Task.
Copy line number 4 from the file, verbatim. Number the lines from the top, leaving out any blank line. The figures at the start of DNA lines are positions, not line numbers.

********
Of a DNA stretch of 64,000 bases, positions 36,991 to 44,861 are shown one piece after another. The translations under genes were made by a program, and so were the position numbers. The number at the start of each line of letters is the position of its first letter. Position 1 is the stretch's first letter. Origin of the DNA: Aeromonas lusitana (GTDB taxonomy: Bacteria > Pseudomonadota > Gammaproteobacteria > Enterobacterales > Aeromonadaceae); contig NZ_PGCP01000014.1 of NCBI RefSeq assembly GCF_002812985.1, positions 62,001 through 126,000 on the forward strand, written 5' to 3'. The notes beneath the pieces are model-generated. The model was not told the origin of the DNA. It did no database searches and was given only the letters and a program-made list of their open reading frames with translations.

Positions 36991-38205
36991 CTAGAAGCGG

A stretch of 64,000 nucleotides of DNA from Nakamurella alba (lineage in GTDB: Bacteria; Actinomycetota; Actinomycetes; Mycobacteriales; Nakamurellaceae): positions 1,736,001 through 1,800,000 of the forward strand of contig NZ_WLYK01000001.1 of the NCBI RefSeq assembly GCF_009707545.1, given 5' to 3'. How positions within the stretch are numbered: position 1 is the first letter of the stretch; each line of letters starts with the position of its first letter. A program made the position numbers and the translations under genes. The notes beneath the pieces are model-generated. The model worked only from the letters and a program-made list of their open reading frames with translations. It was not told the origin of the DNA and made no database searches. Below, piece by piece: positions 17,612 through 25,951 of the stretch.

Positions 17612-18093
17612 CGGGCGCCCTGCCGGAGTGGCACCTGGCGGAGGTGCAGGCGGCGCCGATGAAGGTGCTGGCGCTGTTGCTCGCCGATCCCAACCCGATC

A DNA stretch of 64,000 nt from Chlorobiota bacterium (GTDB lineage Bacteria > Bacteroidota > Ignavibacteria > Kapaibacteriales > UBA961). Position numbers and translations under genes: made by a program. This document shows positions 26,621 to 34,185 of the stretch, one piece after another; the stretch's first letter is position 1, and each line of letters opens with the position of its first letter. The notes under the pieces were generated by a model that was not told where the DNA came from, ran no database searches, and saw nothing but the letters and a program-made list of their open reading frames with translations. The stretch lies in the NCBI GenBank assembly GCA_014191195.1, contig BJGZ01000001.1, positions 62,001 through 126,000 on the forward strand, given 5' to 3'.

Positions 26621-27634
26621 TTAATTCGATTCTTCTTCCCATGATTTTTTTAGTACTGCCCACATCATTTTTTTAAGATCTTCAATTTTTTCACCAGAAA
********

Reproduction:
A stretch of 64,000 nucleotides of DNA from Nakamurella alba (lineage in GTDB: Bacteria; Actinomycetota; Actinomycetes; Mycobacteriales; Nakamurellaceae): positions 1,736,001 through 1,800,000 of the forward strand of contig NZ_WLYK01000001.1 of the NCBI RefSeq assembly GCF_009707545.1, given 5' to 3'. How positions within the stretch are numbered: position 1 is the first letter of the stretch; each line of letters starts with the position of its first letter. A program made the position numbers and the translations under genes. The notes beneath the pieces are model-generated. The model worked only from the letters and a program-made list of their open reading frames with translations. It was not told the origin of the DNA and made no database searches. Below, piece by piece: positions 17,612 through 25,951 of the stretch.